Laser & Photonics Reviews

Cover image for Vol. 7 Issue 3

May 2013

Volume 7, Issue 3

Pages A19–A24, 303–452, L17–L20

  1. Front Cover

    1. Top of page
    2. Front Cover
    3. Issue Information
    4. Call for Papers
    5. Editorial Advisory Board
    6. Contents
    7. Review Articles
    8. Comment
    9. Original Papers
    10. Letter
    1. You have free access to this content
      Front Cover Picture: Laser & Photon. Rev. 7(3)/2013

      Article first published online: 3 MAY 2013 | DOI: 10.1002/lpor.201370030

      Thumbnail image of graphical abstract

      An efficiency versus current curve of a conventional GaInN-based LED showing the droop phenomenon. Proposed droop mechanisms including Auger recombination and carrier leakage together with radiative recombination are illustrated on an energy band diagramof a GaInN-based LED.

      (Picture: J. Cho, E. F. Schubert, J.KyuKim, dx.doi.org/10.1002/lpor.201200025 pp.408–421, in this issue)

  2. Issue Information

    1. Top of page
    2. Front Cover
    3. Issue Information
    4. Call for Papers
    5. Editorial Advisory Board
    6. Contents
    7. Review Articles
    8. Comment
    9. Original Papers
    10. Letter
    1. You have free access to this content
      Issue Information: Laser & Photon. Rev. 7(3)/2013

      Article first published online: 3 MAY 2013 | DOI: 10.1002/lpor.201370031

  3. Call for Papers

    1. Top of page
    2. Front Cover
    3. Issue Information
    4. Call for Papers
    5. Editorial Advisory Board
    6. Contents
    7. Review Articles
    8. Comment
    9. Original Papers
    10. Letter
    1. You have free access to this content
      Call For Papers: Laser & Photon. Rev. 7(3)/2013 (page A19)

      Article first published online: 3 MAY 2013 | DOI: 10.1002/lpor.201370032

  4. Editorial Advisory Board

    1. Top of page
    2. Front Cover
    3. Issue Information
    4. Call for Papers
    5. Editorial Advisory Board
    6. Contents
    7. Review Articles
    8. Comment
    9. Original Papers
    10. Letter
    1. You have free access to this content
      Editorial Advisory Board: Laser & Photon. Rev. 7(3)/2013 (page A20)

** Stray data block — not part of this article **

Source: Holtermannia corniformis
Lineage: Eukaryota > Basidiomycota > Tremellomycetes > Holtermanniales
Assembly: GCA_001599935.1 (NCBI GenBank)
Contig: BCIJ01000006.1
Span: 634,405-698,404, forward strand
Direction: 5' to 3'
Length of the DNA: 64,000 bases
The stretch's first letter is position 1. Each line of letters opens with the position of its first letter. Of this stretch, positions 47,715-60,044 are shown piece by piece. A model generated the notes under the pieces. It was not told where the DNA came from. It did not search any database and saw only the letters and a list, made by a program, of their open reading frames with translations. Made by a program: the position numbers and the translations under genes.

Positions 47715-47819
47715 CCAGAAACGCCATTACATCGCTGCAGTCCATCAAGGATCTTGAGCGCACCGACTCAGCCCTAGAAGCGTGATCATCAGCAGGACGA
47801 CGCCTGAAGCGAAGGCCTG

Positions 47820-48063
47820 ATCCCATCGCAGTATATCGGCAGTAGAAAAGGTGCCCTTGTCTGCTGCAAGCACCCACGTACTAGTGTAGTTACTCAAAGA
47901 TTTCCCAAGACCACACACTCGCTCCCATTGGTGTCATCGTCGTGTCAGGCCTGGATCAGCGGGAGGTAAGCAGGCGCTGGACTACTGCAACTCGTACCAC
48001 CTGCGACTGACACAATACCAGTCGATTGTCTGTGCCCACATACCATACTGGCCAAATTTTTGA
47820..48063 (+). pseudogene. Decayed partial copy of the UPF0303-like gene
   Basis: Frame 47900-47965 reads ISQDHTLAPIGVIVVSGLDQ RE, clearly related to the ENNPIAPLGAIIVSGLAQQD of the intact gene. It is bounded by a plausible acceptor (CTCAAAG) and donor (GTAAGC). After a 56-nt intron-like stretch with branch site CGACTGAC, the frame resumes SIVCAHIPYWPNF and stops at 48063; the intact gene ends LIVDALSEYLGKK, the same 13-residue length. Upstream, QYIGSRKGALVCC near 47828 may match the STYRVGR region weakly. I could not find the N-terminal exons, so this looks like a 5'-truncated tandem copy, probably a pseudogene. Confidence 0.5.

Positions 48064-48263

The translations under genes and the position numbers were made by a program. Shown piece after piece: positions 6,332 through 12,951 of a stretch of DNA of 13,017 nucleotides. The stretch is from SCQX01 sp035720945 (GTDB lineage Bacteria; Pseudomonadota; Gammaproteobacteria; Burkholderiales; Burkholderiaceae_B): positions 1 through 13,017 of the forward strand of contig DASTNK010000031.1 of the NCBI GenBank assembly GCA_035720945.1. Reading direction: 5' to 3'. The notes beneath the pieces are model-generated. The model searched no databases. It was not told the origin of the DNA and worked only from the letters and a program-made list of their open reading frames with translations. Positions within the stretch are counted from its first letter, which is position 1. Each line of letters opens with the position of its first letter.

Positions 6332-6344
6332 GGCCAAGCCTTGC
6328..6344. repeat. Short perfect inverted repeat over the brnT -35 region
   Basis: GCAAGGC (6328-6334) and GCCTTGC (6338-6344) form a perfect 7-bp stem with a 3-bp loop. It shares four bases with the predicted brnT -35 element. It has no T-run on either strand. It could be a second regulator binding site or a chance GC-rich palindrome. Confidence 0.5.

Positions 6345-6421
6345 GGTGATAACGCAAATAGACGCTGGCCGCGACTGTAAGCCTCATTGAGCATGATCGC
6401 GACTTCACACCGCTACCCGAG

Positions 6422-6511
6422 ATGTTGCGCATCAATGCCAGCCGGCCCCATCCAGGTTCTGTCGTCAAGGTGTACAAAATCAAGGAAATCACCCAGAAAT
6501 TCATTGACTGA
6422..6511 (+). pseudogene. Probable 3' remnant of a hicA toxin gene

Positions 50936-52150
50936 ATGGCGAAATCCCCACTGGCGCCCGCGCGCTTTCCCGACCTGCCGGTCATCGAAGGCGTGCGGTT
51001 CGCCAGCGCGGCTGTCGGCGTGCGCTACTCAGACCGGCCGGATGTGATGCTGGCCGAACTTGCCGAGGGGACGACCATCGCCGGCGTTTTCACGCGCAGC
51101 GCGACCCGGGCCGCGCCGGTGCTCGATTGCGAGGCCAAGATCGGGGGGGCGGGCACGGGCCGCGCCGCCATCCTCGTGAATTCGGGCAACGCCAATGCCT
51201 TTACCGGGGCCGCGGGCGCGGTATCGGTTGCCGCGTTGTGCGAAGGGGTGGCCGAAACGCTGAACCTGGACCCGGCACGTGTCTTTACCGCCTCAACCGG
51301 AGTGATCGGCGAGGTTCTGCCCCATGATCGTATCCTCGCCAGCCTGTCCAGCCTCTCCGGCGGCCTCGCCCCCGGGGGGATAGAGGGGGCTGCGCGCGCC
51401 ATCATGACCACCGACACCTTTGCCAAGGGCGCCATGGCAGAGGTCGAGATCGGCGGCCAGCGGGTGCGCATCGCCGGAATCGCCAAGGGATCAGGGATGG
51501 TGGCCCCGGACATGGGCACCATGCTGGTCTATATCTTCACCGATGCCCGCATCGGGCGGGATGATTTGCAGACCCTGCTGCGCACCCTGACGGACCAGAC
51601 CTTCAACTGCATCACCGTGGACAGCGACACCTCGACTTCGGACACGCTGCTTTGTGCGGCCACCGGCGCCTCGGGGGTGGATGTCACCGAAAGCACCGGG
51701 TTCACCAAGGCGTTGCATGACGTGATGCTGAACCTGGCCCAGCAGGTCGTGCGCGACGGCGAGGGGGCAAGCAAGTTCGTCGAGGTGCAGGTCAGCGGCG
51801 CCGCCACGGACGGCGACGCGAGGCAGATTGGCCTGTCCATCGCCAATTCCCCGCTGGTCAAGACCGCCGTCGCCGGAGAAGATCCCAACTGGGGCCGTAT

Article first published online: 3 MAY 2013 | DOI: 10.1002/lpor.201370033

  5. Contents

    1. Top of page
    2. Front Cover
    3. Issue Information
    4. Call for Papers
    5. Editorial Advisory Board
    6. Contents
    7. Review Articles
    8. Comment
    9. Original Papers
    10. Letter
    1. You have free access to this content
      Contents: Laser & Photon. Rev. 7(3)/2013 (pages A21–A24)

      Article first published online: 3 MAY 2013 | DOI: 10.1002/lpor.201370034

  6. Review Articles

    1. Top of page
    2. Front Cover
    3. Issue Information
    4. Call for Papers
    5. Editorial Advisory Board
    6. Contents
    7. Review Articles
    8. Comment
    9. Original Papers
    10. Letter
    1. Polarization management for silicon photonic integrated circuits (pages 303–328)

      Daoxin Dai, Liu Liu, Shiming Gao, Dan-Xia Xu and Sailing He

      Article first published online: 1 OCT 2012 | DOI: 10.1002/lpor.201200023

      Thumbnail image of graphical abstract

      Polarization management is very important for photonic integrated circuits (PICs) and their applications. Due to geometrical anisotropy and fabrication inaccuracies, the characteristics of the guided transverse-electrical (TE) and transverse-magnetic (TM) modes are generally different. Polarization-dependent dispersion and polarization-dependent loss are such manifestations in PICs. These issues become more severe in high index contrast structures such as nanophotonic waveguides made of silicon-on-insulator (SOI), which has been regarded as a good platform for optical interconnects because of the compatibility with CMOS processing. Recently, polarization division multiplexing (PDM) with coherent detection using silicon photonics has also attracted much attention. This trend further highlights the importance of polarization management in silicon PICs. The authors review their work on polarization management for silicon PICs using the polarization independence and polarization diversity methods. Polarization issues and solutions in PICs made of SOI nanowires and ridge waveguides are discussed.